Leaf River

  • Range: 663,810 km2
  • Herd size (2018): 187,000, a drop from over 600,000 in the early 2000s.

The migration of the Leaf River subpopulation is approximately 1000 km, one of the longest known for caribou. The herd moves between the southwest and northeast of the Ungava Peninsula in Nunavik (northern Quebec) in the spring and fall.

A thriving sport-hunting business was once attached to this herd, but the sport hunt ended in 2018. The herd was also hunted commercially between 1994 and 2002.

Inuit communities have suggested that muskoxen displace the caribou from some sectors.

The Quebec government has attempted to protect the calving area of the herd with a legal designation that prohibits any human activity that may negatively affect caribou habitat between May 15th and July 15th. However, the area protected does not always coincide with the area being used for calving.

Related news

Quebec Cree and Innu leaders agree to reduce caribou harvest after summer wildfires

Cree and Innu leaders are reducing the number of caribou that Innu hunters can harvest from the Leaf River herd on Cree lands to 50, from a previously agreed figure of 300. The reduction is due to concerns about the impacts of recent forest fires in the herd's range. "...we must offer the caribou the opportunity to recover and adapt, especially amid growing climate challenges." said Chief Daisy House, of the Cree community of Chisasibi.The Leaf River herd numbers about 190,000 animals, down from imore than 600,000 in 2000.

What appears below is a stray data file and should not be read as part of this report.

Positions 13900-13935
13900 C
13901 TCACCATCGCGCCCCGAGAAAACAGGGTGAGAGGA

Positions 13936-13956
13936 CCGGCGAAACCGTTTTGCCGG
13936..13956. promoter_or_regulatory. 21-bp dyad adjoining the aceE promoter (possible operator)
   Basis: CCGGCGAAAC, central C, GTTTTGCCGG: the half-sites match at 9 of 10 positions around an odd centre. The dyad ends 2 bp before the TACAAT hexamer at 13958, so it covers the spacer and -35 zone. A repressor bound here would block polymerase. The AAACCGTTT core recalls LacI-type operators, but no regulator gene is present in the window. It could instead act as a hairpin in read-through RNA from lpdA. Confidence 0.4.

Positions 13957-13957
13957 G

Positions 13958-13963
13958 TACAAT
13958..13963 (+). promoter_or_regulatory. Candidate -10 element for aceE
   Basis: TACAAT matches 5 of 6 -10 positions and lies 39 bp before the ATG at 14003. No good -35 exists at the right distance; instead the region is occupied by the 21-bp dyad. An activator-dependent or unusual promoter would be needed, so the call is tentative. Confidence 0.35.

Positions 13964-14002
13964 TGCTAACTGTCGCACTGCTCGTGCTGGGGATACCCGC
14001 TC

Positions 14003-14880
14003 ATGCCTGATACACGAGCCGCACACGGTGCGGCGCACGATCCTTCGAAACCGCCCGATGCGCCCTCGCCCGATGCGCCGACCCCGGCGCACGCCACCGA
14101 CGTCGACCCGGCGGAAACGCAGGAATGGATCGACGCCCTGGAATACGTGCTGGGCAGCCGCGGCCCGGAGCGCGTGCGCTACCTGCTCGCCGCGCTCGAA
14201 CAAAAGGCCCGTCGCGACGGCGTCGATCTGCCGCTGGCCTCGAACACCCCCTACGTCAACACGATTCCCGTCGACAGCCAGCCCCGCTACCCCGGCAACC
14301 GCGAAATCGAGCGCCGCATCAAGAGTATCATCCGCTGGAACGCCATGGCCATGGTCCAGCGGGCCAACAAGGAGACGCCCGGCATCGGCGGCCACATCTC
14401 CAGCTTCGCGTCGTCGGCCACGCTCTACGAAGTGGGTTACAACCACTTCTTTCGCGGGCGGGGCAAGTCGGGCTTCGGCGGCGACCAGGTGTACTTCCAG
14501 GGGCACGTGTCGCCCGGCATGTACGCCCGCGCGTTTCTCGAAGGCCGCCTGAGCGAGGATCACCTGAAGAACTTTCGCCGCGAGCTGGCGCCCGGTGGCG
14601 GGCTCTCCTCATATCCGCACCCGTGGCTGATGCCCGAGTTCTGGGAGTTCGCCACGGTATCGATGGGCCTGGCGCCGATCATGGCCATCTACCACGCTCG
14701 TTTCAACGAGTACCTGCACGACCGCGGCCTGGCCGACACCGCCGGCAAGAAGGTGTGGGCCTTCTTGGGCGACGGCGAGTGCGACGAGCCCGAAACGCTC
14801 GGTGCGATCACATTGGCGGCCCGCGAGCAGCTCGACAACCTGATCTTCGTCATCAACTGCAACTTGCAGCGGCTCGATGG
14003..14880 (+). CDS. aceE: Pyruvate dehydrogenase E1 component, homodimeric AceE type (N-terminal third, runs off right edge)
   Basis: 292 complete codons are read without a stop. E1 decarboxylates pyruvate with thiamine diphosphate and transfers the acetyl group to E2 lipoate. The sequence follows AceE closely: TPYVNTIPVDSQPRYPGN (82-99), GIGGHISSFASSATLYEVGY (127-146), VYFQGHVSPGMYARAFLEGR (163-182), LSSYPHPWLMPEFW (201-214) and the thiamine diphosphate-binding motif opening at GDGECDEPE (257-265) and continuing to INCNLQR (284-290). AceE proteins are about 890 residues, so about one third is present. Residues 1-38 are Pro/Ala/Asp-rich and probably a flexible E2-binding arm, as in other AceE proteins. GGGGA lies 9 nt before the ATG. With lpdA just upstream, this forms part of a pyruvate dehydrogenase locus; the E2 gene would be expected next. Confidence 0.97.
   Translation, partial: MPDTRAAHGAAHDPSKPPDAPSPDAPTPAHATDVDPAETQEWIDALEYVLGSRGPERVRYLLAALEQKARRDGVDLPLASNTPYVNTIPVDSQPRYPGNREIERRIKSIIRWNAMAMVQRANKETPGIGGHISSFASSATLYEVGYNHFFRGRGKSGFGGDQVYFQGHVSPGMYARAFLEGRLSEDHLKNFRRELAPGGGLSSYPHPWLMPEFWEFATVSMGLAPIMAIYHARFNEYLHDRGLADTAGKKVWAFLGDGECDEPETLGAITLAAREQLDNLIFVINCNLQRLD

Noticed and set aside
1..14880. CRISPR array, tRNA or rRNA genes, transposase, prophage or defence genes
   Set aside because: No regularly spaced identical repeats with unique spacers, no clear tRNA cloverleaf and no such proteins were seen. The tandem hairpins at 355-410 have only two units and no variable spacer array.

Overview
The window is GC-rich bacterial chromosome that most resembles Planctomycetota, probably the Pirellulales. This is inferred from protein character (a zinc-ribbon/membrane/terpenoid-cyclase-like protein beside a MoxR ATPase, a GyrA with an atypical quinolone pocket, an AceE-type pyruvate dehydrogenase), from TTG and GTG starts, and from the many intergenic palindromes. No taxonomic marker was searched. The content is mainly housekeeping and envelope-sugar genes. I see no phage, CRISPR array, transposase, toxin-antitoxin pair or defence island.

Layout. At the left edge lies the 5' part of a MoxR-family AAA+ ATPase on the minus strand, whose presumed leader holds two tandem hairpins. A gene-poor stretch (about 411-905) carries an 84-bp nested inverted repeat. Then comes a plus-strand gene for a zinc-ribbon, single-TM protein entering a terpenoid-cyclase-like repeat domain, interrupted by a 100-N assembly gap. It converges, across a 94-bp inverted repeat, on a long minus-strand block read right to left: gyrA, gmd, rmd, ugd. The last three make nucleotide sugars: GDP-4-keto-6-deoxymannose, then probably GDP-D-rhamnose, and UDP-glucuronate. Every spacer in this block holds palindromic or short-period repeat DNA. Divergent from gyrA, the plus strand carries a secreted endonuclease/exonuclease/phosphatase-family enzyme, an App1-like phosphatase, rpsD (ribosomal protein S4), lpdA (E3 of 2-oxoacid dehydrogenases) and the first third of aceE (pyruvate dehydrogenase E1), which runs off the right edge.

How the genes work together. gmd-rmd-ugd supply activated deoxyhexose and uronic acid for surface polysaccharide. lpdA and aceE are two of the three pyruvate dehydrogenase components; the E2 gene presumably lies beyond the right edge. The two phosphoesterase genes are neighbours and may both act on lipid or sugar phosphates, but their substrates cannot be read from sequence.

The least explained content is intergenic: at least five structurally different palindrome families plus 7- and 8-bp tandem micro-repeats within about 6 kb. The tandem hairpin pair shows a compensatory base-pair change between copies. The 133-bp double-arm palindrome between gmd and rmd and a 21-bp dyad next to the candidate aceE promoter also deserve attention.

26 January 2024 | cbc north

Sharing the Bounty

A news story discussing the "Traditional Mutual Understanding" between Cree and Innu First Nations giving Innu hunters permission to harvest up to 300 caribou from the Leaf River herd on Cree territory this winter. The story outines some of the protocols to be followed in the hunt.